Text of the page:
Tropical Cyclone Fantala has morphed into a powerful Category 4 on the Saffir Simpson Scale storm east of Madagascar. On Friday 15 April, the storm was approximately 700 km offshore from Madagascar and during Saturday, the storm was moving west at 7 knots or approximately 13 km/h.

It is currently sustaining winds of 130 knots (Approximately 241 km/h) with stronger gusts of 160 knots (Approximately 296 km/h) near the core.

Within twelve hours, the storm could reach peak strength with winds of 135 knots (Approximately 250 km/h) with peak wind gusts of 165 knots (Approximately 305 km/h) at the core.

Given its location, forecasters would be watching this storm with great interest and any landfall onto Madagascar would be significant.

The CIMSS forecast model suggests uncertainty of its forecast track within the next two days and it is suggested that the storm will approach the north east coast of the country then cease its west / north west path. The model suggests the storm may track south east back out to sea and away from the country.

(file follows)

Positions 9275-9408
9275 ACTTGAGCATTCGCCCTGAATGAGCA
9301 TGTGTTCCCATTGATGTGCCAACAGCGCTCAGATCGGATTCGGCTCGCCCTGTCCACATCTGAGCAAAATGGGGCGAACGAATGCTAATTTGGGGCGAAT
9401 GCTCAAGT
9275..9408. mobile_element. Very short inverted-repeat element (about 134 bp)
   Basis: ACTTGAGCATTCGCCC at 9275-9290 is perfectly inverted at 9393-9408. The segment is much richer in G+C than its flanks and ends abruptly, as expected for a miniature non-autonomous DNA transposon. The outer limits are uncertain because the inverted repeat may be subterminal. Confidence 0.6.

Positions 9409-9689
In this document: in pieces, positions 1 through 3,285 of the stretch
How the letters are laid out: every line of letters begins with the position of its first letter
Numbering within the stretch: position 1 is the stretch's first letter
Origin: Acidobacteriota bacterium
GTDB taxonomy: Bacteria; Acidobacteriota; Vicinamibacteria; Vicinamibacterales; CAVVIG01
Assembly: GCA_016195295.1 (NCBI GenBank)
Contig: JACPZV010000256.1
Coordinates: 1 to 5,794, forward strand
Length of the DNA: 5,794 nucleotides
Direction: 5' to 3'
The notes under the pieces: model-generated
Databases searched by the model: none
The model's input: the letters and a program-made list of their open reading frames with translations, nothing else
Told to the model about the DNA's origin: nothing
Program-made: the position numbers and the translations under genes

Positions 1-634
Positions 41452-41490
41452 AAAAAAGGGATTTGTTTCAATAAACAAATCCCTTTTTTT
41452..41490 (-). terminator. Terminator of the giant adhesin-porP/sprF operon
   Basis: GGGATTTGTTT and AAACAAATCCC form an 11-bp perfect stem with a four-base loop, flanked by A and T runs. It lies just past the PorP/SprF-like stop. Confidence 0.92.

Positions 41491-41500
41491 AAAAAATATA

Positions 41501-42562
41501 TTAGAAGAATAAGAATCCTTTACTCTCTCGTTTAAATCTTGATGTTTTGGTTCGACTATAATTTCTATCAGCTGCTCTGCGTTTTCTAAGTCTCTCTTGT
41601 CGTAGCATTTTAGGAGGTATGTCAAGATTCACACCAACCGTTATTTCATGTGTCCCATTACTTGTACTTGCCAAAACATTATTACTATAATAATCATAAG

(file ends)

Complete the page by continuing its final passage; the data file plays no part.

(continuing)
Certainly if this occurs, a weather related natural disaster would be averted. The next two to three days will be crucial to where the storm tracks.

The NASA Worldview image of the storm taken 15/4/2016 shows a powerful storm with a thick band of rain and storms surrounding a small but defined eye.

Certainly, this is the most powerful storm this season for the south Indian Ocean and it is one storm that deserves attention given its strength.


CIMSS (Infra red image and forecast track).
NASA Worldview (Image of Fantala) dated 15/4/2016.

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